Trusted News for Credit Union Leaders
Credit Union Times
MARCH 17, 2021 | VOL. 32 | NO. 3 | CUTIMES.COM
Forgiving Student Borrowers
Rising college costs and low bor-
rowing restrictions on student
loans mean that many young
people and their parents are
struggling with education debt.
Credit union leaders need to be
aware of changes brought about
by the CARES Act and other leg-
islative actions taken in 2020 that
provide some relief for borrowers.
One form of relief came
through the suspension of pay-
ments on federal loans held by
the Department of Education. The
suspension period was originally
set to apply from March 13, 2020
to Sept. 30, 2020, but was subse-
quently extended to Jan. 31, 2021.
During this period, payments
were automatically stopped for
borrowers with qualifying loans.
Another form of relief came
from dropping interest rates to 0%
on these same loans. This sounds
straightforward, but advisors
need to be aware that there are re-
ally three primary types of loans:
federal loans, private loans and
hybrid federal/private loans of-
fered through the Federal Family
Education Loan (FFEL) Program.
The emergency relief benefitsapply only to borrowers withfederal loans held by the federalgovernment, and do not apply tothe majority of federally backedFFEL loans issued by privatelenders before 2010.
Borrowers With ExistingFederal Student Loan Debt
The CARES Act greatly benefitedthose with PLUS loans, Y15
CommercialLoans PushForwardJIM DUPLESSISjduplessis@cutimes.com
ichael Griffiths isone of those millennials born withexquisite timing.
He graduated from the University of Utah in 2005 with a bachelor’s degree infinance.
Before the inkwas dry on his diploma, he wentto work for a regional bank inSalt Lake City.The next year helanded a job withWells Fargo as a vice presidentand senior business relationshipmanager. That move gave him afront-row seat to the thrills of theGreat Recession that began justa year later.
By 2010, he had rejoined theregional bank, and then got achance to run commercial lending for Mountain America FederalCredit Union of Salt Lake City ($12billion in assets, 956,185 members), the nation’s 12th-largestcredit union in total assets andthe sixth-largest commercial loanproducer last year.
Mountain America hired him asvice president of business lendingin December 2019.
“I got thrown right into the fire,”Griffiths said. Y17BUSINESS LENDING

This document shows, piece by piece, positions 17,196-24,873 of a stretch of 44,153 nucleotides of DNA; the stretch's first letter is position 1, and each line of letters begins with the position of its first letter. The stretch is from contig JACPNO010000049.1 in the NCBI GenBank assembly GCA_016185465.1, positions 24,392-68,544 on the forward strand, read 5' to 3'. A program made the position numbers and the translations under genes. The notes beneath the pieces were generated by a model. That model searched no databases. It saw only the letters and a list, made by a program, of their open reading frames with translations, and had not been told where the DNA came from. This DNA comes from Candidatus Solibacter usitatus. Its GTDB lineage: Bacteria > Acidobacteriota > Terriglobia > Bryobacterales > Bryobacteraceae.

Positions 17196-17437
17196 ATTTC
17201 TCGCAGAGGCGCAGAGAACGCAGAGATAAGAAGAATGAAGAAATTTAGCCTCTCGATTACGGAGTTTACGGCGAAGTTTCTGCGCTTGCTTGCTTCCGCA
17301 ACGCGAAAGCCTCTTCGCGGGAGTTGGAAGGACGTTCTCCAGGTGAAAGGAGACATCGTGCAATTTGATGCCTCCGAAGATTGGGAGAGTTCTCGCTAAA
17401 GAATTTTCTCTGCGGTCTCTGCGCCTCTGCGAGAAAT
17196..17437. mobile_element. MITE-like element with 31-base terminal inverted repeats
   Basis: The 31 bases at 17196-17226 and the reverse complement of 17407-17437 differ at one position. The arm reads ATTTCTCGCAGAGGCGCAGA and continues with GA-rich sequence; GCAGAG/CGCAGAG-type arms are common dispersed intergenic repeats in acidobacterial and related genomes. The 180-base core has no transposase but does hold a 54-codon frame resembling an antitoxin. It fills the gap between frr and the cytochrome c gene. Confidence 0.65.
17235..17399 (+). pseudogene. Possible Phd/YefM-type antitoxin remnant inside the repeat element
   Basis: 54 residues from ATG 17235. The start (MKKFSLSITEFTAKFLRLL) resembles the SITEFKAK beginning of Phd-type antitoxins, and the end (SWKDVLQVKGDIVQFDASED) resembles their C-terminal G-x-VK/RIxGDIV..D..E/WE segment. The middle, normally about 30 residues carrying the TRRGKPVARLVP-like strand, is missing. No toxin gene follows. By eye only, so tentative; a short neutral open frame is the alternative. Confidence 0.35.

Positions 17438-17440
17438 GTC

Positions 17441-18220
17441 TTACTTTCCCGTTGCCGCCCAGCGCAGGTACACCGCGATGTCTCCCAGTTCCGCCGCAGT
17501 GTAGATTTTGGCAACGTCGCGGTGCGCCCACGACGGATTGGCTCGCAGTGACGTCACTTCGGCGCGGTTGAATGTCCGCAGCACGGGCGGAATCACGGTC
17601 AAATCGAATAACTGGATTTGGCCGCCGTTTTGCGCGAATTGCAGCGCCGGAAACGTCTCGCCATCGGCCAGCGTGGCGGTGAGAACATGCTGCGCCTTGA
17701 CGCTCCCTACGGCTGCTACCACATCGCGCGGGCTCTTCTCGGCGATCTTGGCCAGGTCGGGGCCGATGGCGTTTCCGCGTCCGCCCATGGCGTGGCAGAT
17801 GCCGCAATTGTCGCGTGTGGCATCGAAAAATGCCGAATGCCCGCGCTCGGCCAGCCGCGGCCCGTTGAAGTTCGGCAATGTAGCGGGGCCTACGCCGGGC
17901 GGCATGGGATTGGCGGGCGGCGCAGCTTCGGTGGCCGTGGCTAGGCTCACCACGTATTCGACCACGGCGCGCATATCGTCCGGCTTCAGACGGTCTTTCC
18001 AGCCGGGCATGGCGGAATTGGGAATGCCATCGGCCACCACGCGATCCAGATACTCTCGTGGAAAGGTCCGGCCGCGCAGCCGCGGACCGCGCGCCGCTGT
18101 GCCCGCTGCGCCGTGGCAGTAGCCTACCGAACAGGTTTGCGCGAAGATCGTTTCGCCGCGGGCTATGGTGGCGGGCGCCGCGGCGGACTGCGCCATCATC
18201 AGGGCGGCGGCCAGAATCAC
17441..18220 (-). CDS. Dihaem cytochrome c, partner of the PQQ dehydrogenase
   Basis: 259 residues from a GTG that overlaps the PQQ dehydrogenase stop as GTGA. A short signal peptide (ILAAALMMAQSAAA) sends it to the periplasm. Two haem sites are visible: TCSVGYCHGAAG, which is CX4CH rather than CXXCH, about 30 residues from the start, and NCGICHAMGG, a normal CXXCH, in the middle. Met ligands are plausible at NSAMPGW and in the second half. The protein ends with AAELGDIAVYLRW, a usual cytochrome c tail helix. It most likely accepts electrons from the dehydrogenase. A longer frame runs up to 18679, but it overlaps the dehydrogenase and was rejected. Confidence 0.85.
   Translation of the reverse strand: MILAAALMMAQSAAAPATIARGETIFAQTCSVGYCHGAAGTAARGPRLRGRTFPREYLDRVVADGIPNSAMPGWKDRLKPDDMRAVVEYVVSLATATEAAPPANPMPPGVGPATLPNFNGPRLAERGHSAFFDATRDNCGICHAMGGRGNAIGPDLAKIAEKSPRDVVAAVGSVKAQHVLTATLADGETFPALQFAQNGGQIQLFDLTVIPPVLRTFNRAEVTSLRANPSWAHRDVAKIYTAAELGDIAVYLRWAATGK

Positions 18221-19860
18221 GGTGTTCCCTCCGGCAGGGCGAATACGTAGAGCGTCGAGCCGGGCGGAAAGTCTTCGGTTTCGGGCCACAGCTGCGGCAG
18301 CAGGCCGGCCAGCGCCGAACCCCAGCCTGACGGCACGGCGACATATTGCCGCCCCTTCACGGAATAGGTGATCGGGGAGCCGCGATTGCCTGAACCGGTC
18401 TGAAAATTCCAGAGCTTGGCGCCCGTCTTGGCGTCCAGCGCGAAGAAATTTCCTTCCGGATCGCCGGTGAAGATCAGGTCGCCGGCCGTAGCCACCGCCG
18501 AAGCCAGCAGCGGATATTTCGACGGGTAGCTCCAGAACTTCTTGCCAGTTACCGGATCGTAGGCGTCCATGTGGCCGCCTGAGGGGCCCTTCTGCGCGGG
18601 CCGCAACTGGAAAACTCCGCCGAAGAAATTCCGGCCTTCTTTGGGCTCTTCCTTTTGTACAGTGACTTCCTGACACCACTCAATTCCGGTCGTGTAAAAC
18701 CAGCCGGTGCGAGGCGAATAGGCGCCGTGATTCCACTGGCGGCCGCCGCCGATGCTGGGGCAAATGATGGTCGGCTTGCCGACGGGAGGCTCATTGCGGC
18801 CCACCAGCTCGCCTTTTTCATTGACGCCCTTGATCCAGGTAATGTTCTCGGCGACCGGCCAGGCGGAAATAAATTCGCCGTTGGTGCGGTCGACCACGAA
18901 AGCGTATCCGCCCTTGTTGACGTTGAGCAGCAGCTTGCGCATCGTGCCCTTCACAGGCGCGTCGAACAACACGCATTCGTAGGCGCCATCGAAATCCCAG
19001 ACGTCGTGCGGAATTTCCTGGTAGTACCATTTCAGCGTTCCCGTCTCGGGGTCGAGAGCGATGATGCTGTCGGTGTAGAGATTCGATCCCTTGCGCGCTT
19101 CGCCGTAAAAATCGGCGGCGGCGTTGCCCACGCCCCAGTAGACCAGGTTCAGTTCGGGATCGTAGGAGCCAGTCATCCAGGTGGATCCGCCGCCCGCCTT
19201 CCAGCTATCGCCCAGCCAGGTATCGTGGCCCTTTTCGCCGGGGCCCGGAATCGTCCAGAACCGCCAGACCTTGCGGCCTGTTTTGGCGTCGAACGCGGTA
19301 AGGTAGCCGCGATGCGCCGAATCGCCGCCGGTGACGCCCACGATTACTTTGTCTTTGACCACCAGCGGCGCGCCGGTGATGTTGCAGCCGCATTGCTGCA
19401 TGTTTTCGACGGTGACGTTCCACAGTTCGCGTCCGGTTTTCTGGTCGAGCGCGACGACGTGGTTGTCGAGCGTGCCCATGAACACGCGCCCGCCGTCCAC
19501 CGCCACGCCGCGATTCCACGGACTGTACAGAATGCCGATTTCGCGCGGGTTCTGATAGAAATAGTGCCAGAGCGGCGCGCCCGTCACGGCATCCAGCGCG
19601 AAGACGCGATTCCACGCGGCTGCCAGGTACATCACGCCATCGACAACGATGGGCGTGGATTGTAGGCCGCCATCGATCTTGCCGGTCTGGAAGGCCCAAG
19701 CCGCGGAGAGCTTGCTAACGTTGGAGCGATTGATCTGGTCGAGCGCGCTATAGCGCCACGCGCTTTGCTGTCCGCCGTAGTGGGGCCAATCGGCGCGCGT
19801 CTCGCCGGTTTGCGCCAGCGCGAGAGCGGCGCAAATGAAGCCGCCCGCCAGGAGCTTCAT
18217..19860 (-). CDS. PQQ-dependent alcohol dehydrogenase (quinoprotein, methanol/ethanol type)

Let data guide your
Peek inside one
THE STATE OF
BRICK & MORTAR
One year into the COVID- 19 pandemic, CUs are reconsidering therole of the physical branch as more and more consumers favordigital banking channels. In this Focus Report, experts discusswhat the future holds for CU branches and why they’re still animportant growth strategy element. Y6
ozens of federal programs – including several affecting financialservices – are vulnerable to waste, fraud and abuse because of poor oversight by agenciesor neglect from Congress, the Government Accountability Office saidin an annual report this month.
“Tens of billions of dol-
lars in additional benefits and
substantial improvements to the
health, well-being and security of
the nation would be achieved by
fully addressing high-risk issues,”
the GAO said in its annual report
on “high-risk” federal programs.
To qualify for the list, at least $1billion must be in jeopardy.
And the oversight gaps are not
improving, Comptroller Gen-
eral Gene Dorado told the House
Oversight and Reform Commit-
tee, which held a hearing on the
report earlier this month. “In most
areas, progress since our last high-
risk update has been limited,” he
Committee Chairwoman Carolyn Maloney (D-N. Y.), blamed former President Trump for part ofthe problem.
“Over the past four years, theobjective metrics of the High-Risk List show that the federalgovernment improved less, andregressed more, than before theformer President took office,” hetold Dorado.
Billions of Dollars Are at Risk: GAO